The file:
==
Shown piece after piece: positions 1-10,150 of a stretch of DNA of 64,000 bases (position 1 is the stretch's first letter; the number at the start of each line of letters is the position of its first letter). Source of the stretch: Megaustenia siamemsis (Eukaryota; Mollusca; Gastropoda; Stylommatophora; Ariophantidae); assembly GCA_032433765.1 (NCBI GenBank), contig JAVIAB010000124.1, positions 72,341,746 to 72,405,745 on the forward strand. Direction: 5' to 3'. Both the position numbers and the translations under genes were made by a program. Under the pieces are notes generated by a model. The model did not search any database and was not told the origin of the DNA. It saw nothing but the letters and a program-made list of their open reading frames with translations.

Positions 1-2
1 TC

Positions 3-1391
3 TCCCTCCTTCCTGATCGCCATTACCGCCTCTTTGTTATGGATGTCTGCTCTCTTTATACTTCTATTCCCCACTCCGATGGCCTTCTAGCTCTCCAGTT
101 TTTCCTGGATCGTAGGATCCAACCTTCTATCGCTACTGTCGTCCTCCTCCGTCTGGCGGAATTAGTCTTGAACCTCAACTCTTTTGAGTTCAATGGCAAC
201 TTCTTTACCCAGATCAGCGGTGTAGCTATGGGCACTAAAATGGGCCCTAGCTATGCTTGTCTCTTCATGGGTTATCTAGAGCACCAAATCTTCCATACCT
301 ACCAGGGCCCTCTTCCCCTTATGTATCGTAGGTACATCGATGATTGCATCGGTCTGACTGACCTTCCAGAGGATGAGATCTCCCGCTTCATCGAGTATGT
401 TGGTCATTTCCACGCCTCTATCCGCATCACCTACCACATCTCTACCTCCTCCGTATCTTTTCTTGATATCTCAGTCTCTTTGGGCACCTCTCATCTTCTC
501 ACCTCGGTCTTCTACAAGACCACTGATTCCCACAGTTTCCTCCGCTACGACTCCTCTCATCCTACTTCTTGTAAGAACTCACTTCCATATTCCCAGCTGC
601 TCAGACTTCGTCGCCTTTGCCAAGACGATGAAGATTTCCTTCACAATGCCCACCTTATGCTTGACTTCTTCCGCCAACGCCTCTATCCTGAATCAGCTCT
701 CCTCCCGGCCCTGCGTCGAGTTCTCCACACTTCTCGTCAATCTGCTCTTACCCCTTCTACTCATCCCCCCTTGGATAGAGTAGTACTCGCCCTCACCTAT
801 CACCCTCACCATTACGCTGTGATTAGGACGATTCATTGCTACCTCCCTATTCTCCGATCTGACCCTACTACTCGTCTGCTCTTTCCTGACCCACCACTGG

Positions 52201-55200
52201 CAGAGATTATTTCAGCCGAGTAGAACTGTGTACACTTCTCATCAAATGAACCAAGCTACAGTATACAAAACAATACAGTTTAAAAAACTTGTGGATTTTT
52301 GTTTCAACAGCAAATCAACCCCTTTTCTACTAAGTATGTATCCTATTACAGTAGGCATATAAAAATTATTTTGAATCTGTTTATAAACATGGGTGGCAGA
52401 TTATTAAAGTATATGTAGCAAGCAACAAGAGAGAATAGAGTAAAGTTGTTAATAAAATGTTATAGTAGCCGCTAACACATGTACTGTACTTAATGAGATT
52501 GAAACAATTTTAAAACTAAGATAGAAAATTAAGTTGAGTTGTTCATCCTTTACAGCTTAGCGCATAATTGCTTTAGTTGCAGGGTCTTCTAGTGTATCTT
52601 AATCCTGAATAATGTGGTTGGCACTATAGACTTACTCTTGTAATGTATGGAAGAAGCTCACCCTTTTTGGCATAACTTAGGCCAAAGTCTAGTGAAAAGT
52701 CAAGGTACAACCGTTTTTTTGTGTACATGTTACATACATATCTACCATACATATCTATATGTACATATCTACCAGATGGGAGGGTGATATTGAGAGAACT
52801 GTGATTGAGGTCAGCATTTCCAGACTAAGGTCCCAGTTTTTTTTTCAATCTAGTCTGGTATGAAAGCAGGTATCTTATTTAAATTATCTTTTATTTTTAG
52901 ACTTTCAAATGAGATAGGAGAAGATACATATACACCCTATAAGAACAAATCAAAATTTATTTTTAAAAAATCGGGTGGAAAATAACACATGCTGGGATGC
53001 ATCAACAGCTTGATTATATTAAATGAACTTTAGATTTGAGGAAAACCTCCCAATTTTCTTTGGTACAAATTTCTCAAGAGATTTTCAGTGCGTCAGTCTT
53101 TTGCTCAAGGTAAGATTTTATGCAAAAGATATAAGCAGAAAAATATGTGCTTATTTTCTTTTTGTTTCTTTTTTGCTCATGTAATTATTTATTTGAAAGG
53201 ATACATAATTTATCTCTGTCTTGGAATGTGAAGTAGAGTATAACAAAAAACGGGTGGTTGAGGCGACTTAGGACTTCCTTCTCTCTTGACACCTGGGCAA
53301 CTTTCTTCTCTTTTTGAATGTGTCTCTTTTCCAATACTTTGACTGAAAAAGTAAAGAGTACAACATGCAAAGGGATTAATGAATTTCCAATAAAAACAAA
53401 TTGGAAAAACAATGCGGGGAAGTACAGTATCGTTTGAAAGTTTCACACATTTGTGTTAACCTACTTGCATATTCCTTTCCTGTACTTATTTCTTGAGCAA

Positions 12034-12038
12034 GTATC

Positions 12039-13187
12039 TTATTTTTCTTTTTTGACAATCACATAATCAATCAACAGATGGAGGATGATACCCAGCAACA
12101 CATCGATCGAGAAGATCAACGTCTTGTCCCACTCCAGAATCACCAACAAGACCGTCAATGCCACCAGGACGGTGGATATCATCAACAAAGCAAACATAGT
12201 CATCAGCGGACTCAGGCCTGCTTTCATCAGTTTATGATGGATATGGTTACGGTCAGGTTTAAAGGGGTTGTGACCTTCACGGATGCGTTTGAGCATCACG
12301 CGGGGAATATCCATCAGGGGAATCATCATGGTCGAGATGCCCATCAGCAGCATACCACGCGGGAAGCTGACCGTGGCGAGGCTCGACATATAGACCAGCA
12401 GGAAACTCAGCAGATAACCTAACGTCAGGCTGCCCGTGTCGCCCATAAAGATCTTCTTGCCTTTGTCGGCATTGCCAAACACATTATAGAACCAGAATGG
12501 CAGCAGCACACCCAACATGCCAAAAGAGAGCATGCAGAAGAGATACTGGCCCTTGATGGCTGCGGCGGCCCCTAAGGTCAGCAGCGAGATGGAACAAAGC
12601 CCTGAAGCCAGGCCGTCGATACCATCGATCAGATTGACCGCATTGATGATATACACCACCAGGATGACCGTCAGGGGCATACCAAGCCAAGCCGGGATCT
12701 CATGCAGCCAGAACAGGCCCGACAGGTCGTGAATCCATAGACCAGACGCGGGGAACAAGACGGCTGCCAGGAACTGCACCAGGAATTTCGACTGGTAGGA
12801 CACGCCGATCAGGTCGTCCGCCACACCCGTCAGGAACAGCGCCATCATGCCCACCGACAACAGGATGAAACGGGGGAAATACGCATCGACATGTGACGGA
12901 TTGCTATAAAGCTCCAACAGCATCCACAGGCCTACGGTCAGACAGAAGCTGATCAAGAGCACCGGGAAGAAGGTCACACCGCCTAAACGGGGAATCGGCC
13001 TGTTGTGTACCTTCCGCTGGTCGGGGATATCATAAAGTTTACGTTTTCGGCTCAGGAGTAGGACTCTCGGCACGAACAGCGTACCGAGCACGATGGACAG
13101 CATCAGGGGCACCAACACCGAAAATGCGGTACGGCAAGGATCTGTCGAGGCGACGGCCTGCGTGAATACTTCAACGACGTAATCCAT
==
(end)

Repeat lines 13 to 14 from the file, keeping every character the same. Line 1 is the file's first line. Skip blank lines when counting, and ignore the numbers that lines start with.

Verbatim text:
801 CACCCTCACCATTACGCTGTGATTAGGACGATTCATTGCTACCTCCCTATTCTCCGATCTGACCCTACTACTCGTCTGCTCTTTCCTGACCCACCACTGG

Positions 52201-55200